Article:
But it’s classic Sendak, putting human darkness right out there.

  4. I found it very interesting and sad. it reminded me of my late father and how his difficult parents, the war and migration affected him. Still, so much hyperbole and affectation for the benefit of the interviewer. And bonus points for pontificating about not having children when clearly he didn’t have an urge for it himself.

  5. I’m not sure if it was hyperbole and affectation so much as deliberately exaggerating his crotchety old man-ness for humorous purposes — largely successfully, I thought — without hiding his real bitterness.

    And why shouldn’t he be bitter?

    I really liked a lot of things he said, including this comment about loving books as objects when he was a child:

    Picture books depend on color, largely. And they haven’t perfected the color in those machines. But it’s not that. It’s giving up a form that is so beautiful. A book is really like a lover. It arranges itself in your life in a way that is beautiful. Even as a kid, my sister, who was the eldest, brought books home for me, and I think I spent more time sniffing and touching them than reading. I just remember the joy of the book; the beauty of the binding. The smelling of the interior. Happy.

    I felt very much the same way, and vividly remember the joy of holding certain books in my hands and savoring their bookness.

    I also very much identified with this:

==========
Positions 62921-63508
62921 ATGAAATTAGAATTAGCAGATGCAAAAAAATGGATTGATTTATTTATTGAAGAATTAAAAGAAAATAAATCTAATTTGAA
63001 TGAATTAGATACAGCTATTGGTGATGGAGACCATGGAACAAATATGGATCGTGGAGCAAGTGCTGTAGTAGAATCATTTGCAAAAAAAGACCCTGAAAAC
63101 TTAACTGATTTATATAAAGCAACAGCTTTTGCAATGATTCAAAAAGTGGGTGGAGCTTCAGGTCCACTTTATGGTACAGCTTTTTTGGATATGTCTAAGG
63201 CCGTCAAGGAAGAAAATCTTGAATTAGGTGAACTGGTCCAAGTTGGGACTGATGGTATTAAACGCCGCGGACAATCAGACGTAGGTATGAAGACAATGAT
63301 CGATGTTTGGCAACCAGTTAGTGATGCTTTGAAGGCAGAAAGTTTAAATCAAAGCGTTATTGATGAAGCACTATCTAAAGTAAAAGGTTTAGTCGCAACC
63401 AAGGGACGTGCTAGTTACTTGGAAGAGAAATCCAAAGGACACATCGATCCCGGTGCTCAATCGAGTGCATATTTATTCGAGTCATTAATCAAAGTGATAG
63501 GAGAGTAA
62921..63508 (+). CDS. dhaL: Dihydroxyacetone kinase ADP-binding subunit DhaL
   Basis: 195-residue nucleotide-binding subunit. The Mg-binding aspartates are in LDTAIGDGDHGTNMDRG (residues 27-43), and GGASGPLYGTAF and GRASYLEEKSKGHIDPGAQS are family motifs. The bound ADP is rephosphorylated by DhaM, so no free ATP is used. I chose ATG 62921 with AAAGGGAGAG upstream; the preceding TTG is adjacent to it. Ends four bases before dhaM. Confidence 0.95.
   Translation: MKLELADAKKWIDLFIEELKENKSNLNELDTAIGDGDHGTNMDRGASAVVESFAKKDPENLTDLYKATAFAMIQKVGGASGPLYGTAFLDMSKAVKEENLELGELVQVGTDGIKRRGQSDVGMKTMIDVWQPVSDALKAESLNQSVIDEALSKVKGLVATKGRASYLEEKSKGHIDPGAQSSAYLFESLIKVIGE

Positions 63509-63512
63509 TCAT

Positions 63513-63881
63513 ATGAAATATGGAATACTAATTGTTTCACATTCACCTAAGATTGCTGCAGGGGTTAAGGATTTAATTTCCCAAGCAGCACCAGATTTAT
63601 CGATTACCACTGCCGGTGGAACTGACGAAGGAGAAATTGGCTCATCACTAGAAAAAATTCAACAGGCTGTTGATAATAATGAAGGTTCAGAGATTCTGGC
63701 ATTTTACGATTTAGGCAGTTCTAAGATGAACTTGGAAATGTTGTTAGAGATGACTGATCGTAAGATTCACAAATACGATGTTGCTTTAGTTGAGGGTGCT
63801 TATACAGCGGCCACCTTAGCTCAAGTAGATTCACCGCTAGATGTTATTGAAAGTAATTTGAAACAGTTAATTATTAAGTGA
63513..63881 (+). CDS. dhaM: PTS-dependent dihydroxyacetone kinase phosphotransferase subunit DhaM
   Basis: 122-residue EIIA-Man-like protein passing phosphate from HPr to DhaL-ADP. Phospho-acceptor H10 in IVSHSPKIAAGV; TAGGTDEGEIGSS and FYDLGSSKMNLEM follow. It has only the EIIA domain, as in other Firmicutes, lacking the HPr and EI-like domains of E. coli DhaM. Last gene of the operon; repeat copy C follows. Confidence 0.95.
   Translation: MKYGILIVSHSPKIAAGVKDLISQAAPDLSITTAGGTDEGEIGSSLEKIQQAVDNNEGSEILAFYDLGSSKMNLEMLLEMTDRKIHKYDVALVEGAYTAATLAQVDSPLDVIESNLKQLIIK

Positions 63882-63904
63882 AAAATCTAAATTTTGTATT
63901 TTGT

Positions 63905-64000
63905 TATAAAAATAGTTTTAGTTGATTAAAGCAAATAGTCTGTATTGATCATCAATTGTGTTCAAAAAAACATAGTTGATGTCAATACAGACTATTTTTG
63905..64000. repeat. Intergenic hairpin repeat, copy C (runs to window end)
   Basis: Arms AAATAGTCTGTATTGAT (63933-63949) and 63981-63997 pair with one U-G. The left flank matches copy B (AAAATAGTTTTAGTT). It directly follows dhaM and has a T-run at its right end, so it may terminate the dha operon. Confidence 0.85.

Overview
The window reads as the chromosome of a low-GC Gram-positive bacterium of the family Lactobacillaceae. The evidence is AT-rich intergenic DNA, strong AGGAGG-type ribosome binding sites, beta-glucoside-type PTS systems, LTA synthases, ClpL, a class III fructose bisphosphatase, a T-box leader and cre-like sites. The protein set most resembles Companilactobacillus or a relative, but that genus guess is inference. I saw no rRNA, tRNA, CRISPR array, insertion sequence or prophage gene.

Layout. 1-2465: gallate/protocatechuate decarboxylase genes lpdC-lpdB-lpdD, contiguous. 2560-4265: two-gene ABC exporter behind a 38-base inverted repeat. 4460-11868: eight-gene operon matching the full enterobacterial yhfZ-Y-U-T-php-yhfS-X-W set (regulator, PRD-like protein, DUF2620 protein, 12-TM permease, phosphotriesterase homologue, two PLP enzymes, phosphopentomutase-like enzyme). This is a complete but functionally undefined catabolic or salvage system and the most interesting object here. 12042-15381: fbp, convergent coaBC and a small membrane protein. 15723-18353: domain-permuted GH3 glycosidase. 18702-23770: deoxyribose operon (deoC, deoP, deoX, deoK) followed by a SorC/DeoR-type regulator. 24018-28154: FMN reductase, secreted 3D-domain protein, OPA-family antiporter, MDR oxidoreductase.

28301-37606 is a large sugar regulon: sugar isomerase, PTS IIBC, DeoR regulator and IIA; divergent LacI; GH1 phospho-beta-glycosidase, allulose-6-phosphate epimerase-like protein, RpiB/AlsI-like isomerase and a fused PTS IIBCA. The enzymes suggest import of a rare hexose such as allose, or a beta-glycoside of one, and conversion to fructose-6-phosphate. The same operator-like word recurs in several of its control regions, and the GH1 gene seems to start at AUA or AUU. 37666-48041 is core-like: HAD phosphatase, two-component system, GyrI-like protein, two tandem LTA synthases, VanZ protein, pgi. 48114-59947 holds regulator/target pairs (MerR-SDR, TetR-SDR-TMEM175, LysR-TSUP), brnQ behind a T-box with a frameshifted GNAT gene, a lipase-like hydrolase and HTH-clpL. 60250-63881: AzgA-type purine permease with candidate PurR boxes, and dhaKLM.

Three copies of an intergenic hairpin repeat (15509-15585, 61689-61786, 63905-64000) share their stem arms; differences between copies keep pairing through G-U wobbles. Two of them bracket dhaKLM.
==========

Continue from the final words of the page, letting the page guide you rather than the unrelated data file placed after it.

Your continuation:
The shock of thinking of the people I will never know was terrible. The photographs my father had of his younger brothers, all handsome and interesting looking, and the women with long hair and flowers. And who were they? I tried to give them back to my parents when I illustrated some short stories by Isaac Bashevis Singer. Marvelous stories. And I went through the album and picked some of my mother’s relatives and some of my father’s and drew them very acutely. And they cried. And I cried. So there was that. And there still is that.

    I don’t know; maybe one has to have experienced something similar oneself to understand what he means.

    1. There were definitely nuggets of excellence in the interview, no question. And I found echoes of my father in Sendak and his parents, particularly in the memories of the constant criticism.

  6. t’s very discouraging. Which is probably why I’m going back in time. I’m a lucky man, I can afford to do that. I can afford to live here in silence, in these trees and these flowers, and not get involved with the world

    Her children mean almost nothing to me, maybe because they’re maladjusted. That sounds unkind. I know. I don’t want to be with maladjustment anymore.

    Beautiful and honest. I really enjoyed it.

  7. Alexandra and macavitykitsune and Donna L – Toward the end of his life, Sendak probably underwent the loss of inhibitions that’s pretty common among the very old. If have old relatives, you probably knwo that it can lead to them say things that are sometimes outrageously offensive and sometimes perceptive and beautiful.

    Sendak’s work by itself was provocative enough. For those who don’t know him (Iike TomSims), it’s worth saying that he transformed children’s literature by showing young children with strong negative emotions like rage, fear, and guilt. Where the Wild Things Are provoked a storm of critical attack. In the Night Kitchen was a banned book. Outside Over There tells a terrifying story. If he had been out it would probably have destroyed his career. And he never did come out until he was an old man.

    In this interview and in several others after his partner died you get the sense of a person who no longer cares what other people think. He says a lot of outrageous things, many of them contradictory. There’s a feeling of enormous relief as the need to censor every thought floats away.

    The Terry Gross interview he refers to is here:

    There’s a Colbert interview here–1

    And another: